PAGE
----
Wednesday, June 20, 2012
Type II Diabetes
A few years back we found out that my husband was a Type II Diabetic. The doctor said that he may have had it for a long time and we didn't even know it. As I explained in another post (here), the way we found out was from another doctor's appointment for another issue. We had to go back IMMEDIATELY. They wouldn't tell us over the phone what was wrong. It was very scary at first because we didn't know what to expect. Once we get into the doctor's office, then he explains, "You are a Type II Diabetic." My husband and I were shocked.
What is Type II Diabetes?
Type II diabetics produce insulin, which is a hormone that comes from the pancreas (a gland situated just behind and below the stomach); however, either their pancreas does not produce enough insulin OR the body cannot use the insulin adequately. This is called insulin resistance. Insulin is necessary for the body to be able to use glucose (sugar, a main source of energy for the cells that make up muscles and other tissues) for energy. The liver acts as a glucose storage and manufacturing center. When your insulin levels are low -- when you haven't eaten in a while, for example -- the liver metabolizes stored glycogen into glucose to keep your glucose level within the normal range. In Type II Diabetics, this process works improperly. When there isn't enough insulin or the insulin is not used as it should be, glucose can't get into the body's cells. When glucose builds up in the blood instead of going into cells, the body's cells are not able to function properly.
My husband and I also went to a Nutritionist. She told us that my husband has to be careful about his fat intake, because fat will block the glucose from entering the cells.We learned how to read the labels on our food products. If you are diagnosed with Type II Diabetes, you should see a Nutritionist also. It helped me (us) to better understand what my husband needed.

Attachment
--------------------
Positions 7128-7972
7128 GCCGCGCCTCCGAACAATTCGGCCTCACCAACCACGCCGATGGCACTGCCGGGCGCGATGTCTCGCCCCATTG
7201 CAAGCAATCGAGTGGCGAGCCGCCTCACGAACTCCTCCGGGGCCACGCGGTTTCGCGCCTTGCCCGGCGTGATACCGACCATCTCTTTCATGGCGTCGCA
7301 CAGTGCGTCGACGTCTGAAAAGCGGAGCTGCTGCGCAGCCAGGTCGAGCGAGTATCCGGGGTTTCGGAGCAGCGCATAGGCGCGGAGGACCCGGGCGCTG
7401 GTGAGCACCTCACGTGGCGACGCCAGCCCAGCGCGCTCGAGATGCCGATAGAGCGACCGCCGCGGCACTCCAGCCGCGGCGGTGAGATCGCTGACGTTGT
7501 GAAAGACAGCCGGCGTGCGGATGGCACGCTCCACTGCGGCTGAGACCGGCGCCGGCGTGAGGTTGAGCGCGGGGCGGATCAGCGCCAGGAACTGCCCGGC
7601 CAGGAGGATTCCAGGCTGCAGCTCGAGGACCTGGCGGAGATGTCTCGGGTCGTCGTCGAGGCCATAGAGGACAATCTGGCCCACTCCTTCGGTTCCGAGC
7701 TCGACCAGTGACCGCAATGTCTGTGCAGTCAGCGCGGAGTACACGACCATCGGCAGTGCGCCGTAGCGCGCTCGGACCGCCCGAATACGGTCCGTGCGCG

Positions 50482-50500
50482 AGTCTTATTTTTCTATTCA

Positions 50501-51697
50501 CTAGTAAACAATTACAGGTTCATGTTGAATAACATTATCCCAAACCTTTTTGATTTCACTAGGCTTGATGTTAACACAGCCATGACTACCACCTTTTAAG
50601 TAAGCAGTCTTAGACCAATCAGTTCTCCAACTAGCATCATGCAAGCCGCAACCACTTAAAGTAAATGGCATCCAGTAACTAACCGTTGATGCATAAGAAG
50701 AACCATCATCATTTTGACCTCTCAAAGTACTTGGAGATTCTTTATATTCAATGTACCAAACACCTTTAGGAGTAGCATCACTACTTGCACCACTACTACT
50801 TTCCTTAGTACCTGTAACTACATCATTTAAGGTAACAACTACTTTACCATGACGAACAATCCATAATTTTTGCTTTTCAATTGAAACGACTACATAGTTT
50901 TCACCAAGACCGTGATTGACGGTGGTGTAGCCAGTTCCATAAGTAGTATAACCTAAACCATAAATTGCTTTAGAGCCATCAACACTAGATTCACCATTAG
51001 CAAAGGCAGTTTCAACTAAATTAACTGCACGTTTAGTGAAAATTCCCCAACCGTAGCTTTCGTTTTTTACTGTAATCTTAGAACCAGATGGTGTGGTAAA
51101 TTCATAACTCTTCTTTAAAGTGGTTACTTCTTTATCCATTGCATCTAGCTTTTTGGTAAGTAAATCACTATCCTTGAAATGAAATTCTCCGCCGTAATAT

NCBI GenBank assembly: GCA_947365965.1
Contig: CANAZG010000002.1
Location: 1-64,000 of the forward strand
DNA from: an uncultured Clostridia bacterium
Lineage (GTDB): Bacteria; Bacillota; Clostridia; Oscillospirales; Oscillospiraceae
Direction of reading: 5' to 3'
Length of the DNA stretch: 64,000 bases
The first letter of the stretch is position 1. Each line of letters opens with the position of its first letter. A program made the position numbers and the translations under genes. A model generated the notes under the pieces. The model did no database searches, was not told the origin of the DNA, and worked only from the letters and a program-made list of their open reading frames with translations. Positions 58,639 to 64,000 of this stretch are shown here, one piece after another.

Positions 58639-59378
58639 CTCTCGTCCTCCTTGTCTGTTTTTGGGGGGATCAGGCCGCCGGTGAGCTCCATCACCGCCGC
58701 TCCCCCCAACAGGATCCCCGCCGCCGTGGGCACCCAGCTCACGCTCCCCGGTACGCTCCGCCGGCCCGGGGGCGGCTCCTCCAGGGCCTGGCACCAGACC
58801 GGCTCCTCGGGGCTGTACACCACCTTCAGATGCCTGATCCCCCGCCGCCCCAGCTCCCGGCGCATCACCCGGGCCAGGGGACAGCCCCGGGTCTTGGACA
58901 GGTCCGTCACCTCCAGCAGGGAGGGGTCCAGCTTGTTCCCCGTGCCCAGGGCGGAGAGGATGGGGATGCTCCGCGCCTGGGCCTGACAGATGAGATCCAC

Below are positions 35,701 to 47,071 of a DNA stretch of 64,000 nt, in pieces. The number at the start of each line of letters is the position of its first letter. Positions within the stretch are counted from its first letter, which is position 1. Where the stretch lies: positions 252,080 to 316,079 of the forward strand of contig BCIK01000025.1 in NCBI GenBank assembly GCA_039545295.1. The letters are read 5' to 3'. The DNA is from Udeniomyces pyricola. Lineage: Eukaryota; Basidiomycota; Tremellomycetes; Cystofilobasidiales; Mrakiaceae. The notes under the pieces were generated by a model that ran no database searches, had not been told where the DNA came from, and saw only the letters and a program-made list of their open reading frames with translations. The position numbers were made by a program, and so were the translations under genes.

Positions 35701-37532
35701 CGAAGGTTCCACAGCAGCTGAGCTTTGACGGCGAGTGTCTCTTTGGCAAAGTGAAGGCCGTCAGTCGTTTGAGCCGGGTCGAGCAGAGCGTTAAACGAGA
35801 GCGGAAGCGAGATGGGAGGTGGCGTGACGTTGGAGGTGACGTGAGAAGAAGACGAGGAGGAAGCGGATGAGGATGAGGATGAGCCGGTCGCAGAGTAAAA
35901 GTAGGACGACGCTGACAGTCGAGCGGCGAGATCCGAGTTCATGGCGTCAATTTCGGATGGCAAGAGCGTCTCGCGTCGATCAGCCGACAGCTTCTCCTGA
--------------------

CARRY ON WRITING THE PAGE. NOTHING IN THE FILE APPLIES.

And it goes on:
What are some of the Symptoms of Type II Diabetes?
According to the Mayo Clinic:
Increased thirst and frequent urination. Excess sugar builds up in your bloodstream, fluid is pulled from the tissues. This may leave you thirsty. So, you drink - and urinate - more than usual.
Increased hunger. Without enough insulin to move sugar into your cells, your muscles and organs become depleted of energy. This triggers intense hunger.
Weight loss. Despite eating more than usual to relieve hunger, you may lose weight. Without the ability to metabolize glucose, the body uses alternative fuels stored in muscle and fat. Calories are lost as excess glucose is released in the urine.
Fatigue. If you cells are deprived of sugar, you may become tired and irritable.
Blurred vision. If your blood sugar is too high, fluid may be pulled from the lenses of your eyes. This may affect your ability to focus clearly.
Slow-healing sores or frequent infections. Type II diabetes affects your ability to heal and resist infections.
Areas of darkened skin. Some people with type II diabetes have patches of dark, velvety skin in the folds and creases of their bodies -- usually in the armpits. This condition, called acanthosis nigricans, may be a sign of insulin resistance.
One friend had told me that she did experience a change in her vision; vision became blurry, she had excessive thirst, and she had a yeast infection. Whether the last could be part of it, I don't know. But she noticed a change and saw her doctor. Sure enough, she was a Type II.
If you feel any of these symptoms or notice anything different, please see your doctor.
More to come on this subject.
Here's to your health!